|Home | Issues | The Daily Star Home |Volume 5, Issue 46, Tuesday, November 23, 2010|
When Brisbane beckoned
“See Australia And Die” was the thought ringing in my head. My husband's cousin Norman, lives in Brisbane. At least I hope he still does-- I haven' t written to him to thank him for his hospitality I'm that incorrigible a letter-writer.
I was told to opt for change, and I thought I'd go and bug poor everyone and anyone who have been to the place known as a “wild” part of Australia with Ned Kelly and other bandits, who was like some legendary Robin Hood of Aussie Land.
“Thornbirds” readers know it as a sweltering hot place in summer, where the heroine, Meggie, was anything but truly happy and at peace with her soul. But she had personal reasons of her own. She was caught up in an unhappy bonding and far from home.
I went when it poured and was cool and comfortable. Everywhere there were welcoming flowers, leaves, butterflies, racoons, squirrels, magpies, and other hovering, gentle, twittering birds. A soothing breeze flowed through and nothing could be more pleasant or inviting. Staying there for a little less than a week certainly gave a fillip to my existence.
I did worry unnecessarily about my ageing mother and aunts. I did worry about my dogs. And friends back home remarked, “You must have worried about the neighbourhood dogs too." Yes, I admit I'm a chronic worrier.
As a teenager, ages back, I'd received a Dale Carnegie book -- 'Stop Worrying and Start Living' from a good friend of mine. I missed my jovial colleagues too. This was despite the many things that Norman tried to spoil me with going to the malls and buying souvenirs among them. His daughters, Linda and Michelle, took me to special places too as Brisbane is no Melbourne that I was used to earlier on.
Despite the fact that his right hand was broken in a football game with the neighbouring teen-aged boys, and he being a retired athlete, had metal nails in his feet, Norman went along in his knight-in-arms manner to round the mall for days together to collect books, T-shirts, costume jewellery, cologne and other knickknacks that I fancied for dear ones back home.
He accompanied me in the pouring rain to post parcels of little goodies in little padded envelopes to my friends and relatives, in Melbournenever complaining once.
Norman's family and friends visited me constantly and I was never lonely. The girls had me over for steak and salad for meals at their places and it was great fun to be treated like family thousands of miles away from Bangladesh.
Linda and Michelle talked about their personal problems as if they knew me for ages, although it was the first time that we'd met. I felt so wanted and loved as they confided in me about their children and husbands.
Michelle had tried her hand at running a boutique and Linda was a gun-toting police officer like her dad and her two uncles. The latter had two cute, curly headed under-four angels for children who played with my hands and toes for hours together while Norman practiced his golf shots on the rug in the dining room. The only time my host was ill at ease was when he cooked sheep's brains, which I didn't care for; not used to delicacies that needed getting exposed to.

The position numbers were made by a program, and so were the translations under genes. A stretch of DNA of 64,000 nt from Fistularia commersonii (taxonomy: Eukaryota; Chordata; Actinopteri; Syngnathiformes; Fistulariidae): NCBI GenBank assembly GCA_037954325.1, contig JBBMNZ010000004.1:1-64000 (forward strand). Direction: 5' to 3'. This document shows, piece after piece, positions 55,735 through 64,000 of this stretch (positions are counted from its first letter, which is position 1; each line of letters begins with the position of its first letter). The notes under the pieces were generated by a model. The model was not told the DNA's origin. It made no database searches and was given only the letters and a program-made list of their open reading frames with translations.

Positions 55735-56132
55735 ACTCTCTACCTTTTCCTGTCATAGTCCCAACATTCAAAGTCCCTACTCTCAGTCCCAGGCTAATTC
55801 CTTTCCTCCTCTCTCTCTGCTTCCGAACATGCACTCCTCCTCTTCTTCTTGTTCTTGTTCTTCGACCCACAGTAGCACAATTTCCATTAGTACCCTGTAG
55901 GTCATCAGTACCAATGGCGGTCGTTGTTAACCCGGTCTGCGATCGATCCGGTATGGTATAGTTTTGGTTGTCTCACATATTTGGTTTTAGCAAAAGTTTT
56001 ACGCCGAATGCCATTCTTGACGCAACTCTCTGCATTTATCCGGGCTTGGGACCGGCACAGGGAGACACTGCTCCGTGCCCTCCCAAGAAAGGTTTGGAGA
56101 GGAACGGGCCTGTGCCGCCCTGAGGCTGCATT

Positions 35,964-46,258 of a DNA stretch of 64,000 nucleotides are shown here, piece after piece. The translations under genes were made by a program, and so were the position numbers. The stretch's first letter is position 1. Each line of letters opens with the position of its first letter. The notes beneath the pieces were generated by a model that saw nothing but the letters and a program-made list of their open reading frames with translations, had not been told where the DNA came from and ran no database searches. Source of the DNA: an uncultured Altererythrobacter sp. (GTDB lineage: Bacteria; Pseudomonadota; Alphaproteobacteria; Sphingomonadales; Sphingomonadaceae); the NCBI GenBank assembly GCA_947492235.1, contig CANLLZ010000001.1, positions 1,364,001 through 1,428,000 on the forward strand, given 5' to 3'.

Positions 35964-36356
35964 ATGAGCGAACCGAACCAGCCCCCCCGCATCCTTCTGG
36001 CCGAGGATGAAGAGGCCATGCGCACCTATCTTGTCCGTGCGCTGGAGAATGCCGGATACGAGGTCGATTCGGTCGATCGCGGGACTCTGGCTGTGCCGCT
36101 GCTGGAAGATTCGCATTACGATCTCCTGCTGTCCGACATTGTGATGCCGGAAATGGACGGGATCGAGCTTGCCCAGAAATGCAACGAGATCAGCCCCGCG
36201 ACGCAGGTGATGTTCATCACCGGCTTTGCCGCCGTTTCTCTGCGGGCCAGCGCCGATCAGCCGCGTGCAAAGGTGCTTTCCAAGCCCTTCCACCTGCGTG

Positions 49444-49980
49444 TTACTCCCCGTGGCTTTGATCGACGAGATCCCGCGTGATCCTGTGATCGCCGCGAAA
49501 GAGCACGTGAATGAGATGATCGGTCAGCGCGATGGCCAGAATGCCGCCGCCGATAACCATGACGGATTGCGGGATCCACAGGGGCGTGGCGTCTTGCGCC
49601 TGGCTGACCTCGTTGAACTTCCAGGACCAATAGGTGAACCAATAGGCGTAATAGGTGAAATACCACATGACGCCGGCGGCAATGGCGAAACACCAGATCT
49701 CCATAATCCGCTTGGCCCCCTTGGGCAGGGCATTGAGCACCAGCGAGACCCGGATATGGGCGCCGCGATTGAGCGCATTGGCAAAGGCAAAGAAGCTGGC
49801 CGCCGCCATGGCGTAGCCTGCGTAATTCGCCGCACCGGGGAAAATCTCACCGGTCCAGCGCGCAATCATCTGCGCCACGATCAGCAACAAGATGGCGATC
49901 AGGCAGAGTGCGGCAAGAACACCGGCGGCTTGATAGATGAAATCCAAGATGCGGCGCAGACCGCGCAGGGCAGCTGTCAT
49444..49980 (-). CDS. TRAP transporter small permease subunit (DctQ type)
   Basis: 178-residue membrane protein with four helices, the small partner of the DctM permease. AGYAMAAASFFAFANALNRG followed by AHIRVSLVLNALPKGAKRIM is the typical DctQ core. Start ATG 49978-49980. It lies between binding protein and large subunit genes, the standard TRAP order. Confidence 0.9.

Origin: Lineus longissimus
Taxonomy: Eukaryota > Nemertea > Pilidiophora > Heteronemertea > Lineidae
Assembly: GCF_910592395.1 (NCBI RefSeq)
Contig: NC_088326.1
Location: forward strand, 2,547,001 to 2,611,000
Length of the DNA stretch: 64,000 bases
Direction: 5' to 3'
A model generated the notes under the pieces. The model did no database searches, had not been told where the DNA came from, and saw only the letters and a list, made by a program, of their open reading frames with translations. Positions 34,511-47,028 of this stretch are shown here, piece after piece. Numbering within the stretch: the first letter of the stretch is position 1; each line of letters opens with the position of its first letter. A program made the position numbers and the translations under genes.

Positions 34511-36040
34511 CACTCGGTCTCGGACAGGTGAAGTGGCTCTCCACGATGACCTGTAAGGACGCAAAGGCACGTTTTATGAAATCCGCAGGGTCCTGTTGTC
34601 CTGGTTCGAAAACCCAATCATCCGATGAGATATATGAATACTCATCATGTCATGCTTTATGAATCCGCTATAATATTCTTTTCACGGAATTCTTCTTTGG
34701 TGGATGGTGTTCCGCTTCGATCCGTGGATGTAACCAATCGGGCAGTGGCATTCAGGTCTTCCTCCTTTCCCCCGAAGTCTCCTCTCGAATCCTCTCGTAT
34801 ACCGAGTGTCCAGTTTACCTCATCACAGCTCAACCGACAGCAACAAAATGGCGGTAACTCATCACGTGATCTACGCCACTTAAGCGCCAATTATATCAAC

Again, when I scribbled two articles for my magazine back home, he felt I didn't quite enjoy the trip. (He did not quite latch on to my restless workaholic ways in the short time I was there.) He didn't introduce me to his groovy, large library of leather-bound classics. I guess he might have felt if I got a sniff of that I'd want little else, apart from the music flooding the rooms at all hours, much to my delight.
His other entertainment for me was his family album of relatives, and the ladies in his life, beautiful dates from the decades past. Just the sort of amusement I've known other men, good friends, to revel in.
The playing of the tinkling piano, accompanied by tiny glasses of sherry was something no one could refuse. Recalling the tunes was a quiz he threw at me and I lapped up this game. We'd both gone to missionary schools in the past, though in different countries and at different times. Treasured and loved music tapes, like that of Eartha Kitt and her cream on coffee voice, which drew me like sailors to the of siren in wild white crested seas, were on too to break the monotony of the afternoons when others took a siesta for a respite.
On the last evening I was taken for a long ride to the ocean shore. I should have appreciated this, as being near seashores and riverbanks is something which doctors always recommend for people who are overwhelmed by prolonged city existence without necessary breaks. But being a chronic worrier, I was needlessly tense about the trip back.
I'm always chewing my nails and having unnecessary qualms about every little matter. One would think I'd never travelled across continents in my life. Being a silly “old thing” as a close friend of mine put it, I was so nervous about the prospects of the trip ahead, that I contradicted my caring host. I should have put him at ease with some civic words at least. I guess “old age” was catching up with me then, as I have gotten more nervous with time and have lost my devil-may-care bravado of earlier days.
To round it up, the exposure to the exotic flowers, wombats and twittering feathered friends from Down Under were not lost on me. In retrospect, the break from the tedium of routine life was like manna in a desert.
By Fayza Haq
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